It seems logical to assume that Satan has used the same approach on all humans ever since. Those who listen to us preach are just as vulnerable as Eve if they focus on “seeing is believing” rather than on “believing God’s Word is seeing” through Satan’s counterfeits. In other words, doubting God’s written Word today is no different from doubting God’s spoken word in Eden. For Satan’s first words on earth questioned God’s words. He has done this ever since. He even causes Christians to distrust God.
Satan is in the business of distorting God’s Word, leading to a misunderstanding of God’s character, and deceiving countless Christians.
For example, Genesis 1 informs us that God created the world and all that is in it in six days. The author of Hebrews affirms the Creation record: “By faith we understand that the worlds were framed by the word of God, so that the things which are seen were not made of things which are visible” (Heb. 11:3, NKJV). With the Bible so clear, how come most Christians accept evolution, some suggesting that God used that as a method of creating new forms of life?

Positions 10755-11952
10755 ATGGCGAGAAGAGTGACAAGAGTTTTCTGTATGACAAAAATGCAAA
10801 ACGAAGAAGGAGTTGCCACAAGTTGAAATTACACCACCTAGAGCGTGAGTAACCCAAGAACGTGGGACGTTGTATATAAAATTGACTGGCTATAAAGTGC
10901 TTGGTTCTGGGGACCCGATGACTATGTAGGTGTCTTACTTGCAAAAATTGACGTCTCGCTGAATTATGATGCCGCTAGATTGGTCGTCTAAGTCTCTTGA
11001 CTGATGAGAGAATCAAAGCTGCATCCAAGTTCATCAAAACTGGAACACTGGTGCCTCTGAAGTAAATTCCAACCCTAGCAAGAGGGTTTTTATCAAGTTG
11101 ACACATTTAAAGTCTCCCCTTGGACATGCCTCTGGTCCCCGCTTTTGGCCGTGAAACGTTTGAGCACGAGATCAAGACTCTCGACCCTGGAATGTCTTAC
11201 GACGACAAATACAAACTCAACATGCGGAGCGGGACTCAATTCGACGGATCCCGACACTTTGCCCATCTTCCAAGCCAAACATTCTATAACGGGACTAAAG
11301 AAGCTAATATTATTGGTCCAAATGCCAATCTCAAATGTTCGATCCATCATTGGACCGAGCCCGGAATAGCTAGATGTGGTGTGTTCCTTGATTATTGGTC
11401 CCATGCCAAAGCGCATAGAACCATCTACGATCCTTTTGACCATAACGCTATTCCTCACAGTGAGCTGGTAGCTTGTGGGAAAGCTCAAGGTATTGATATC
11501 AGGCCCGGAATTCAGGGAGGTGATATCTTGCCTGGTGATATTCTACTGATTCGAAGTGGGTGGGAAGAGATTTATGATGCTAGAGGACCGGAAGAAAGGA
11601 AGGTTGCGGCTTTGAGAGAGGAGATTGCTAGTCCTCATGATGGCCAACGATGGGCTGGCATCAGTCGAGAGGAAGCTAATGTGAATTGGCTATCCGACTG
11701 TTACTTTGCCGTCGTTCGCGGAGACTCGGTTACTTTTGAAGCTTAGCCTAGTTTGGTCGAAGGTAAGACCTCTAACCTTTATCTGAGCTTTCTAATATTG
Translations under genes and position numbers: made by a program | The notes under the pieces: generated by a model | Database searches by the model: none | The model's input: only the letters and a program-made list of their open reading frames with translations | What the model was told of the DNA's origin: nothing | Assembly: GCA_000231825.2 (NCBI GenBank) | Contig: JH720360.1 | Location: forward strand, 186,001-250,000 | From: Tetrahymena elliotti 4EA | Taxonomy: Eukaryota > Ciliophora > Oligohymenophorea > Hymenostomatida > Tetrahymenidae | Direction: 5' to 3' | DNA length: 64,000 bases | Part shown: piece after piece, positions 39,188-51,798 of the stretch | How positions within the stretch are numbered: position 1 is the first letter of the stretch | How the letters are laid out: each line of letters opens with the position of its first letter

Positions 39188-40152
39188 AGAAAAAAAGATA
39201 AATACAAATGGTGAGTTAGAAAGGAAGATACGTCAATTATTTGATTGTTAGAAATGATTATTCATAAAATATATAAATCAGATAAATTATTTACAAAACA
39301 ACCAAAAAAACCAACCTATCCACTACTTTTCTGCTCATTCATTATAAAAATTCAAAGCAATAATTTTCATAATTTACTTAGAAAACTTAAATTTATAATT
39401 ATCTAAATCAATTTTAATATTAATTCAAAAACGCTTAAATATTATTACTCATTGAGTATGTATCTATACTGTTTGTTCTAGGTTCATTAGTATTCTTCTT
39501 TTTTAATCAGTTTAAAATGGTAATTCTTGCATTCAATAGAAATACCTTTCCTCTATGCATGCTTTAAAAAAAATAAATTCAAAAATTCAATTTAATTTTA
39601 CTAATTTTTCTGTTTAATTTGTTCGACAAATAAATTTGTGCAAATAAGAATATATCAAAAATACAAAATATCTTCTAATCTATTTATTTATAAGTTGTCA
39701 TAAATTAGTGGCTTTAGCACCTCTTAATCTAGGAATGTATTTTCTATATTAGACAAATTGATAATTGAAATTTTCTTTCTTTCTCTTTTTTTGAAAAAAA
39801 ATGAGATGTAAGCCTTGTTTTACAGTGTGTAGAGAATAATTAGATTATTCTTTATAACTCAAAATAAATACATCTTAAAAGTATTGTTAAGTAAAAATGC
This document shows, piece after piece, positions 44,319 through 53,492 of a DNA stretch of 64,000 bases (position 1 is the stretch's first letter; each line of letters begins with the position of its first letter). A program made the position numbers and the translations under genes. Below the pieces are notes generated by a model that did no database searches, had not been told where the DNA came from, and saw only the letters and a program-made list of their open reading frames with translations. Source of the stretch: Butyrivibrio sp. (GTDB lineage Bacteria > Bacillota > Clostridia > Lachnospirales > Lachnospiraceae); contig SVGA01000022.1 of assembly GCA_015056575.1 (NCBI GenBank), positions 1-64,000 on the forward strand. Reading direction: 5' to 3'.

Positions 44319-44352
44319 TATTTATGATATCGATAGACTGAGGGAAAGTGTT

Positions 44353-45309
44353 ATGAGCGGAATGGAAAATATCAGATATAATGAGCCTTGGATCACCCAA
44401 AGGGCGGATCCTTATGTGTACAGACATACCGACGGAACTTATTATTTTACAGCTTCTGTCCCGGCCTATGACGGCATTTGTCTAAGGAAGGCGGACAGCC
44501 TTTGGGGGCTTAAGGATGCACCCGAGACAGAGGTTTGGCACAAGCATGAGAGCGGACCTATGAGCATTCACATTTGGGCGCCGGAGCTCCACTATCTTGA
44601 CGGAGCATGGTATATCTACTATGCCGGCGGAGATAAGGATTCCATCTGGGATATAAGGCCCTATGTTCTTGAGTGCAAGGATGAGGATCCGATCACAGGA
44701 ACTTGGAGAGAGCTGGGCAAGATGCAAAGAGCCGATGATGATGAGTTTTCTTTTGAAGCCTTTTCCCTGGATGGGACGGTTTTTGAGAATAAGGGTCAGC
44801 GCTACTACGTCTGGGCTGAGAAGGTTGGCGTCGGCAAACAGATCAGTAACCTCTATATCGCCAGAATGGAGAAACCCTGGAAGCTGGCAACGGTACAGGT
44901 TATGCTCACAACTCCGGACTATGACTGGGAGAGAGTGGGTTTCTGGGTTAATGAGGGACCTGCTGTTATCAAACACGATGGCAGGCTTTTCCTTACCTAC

The answer is clear. Evolution, whether theistic or otherwise, remains a masterpiece of the enemy’s deceptions. Why? Because theistic evolution says that God chose billions of years in an evolutionary process of death, mutation, and evolving, to produce human beings when He could have done it instantly. What kind of God is this? Is He really a God of love?
If survival of the fittest was God’s chosen means to create humans as some theistic evolutionists would suggest, why does God oppose humans earning their own salvation? If humans arrived by chance, a result of evolutionary accident, is there any purpose in human life? If the creation of humans was not a personal act of God’s love, the result is tragic: naturalism replaces supernaturalism; a counterfeit replaces the Creator. Such consequences are compatible with Satan, for he wants to replace God, even though he cannot make a blade of grass.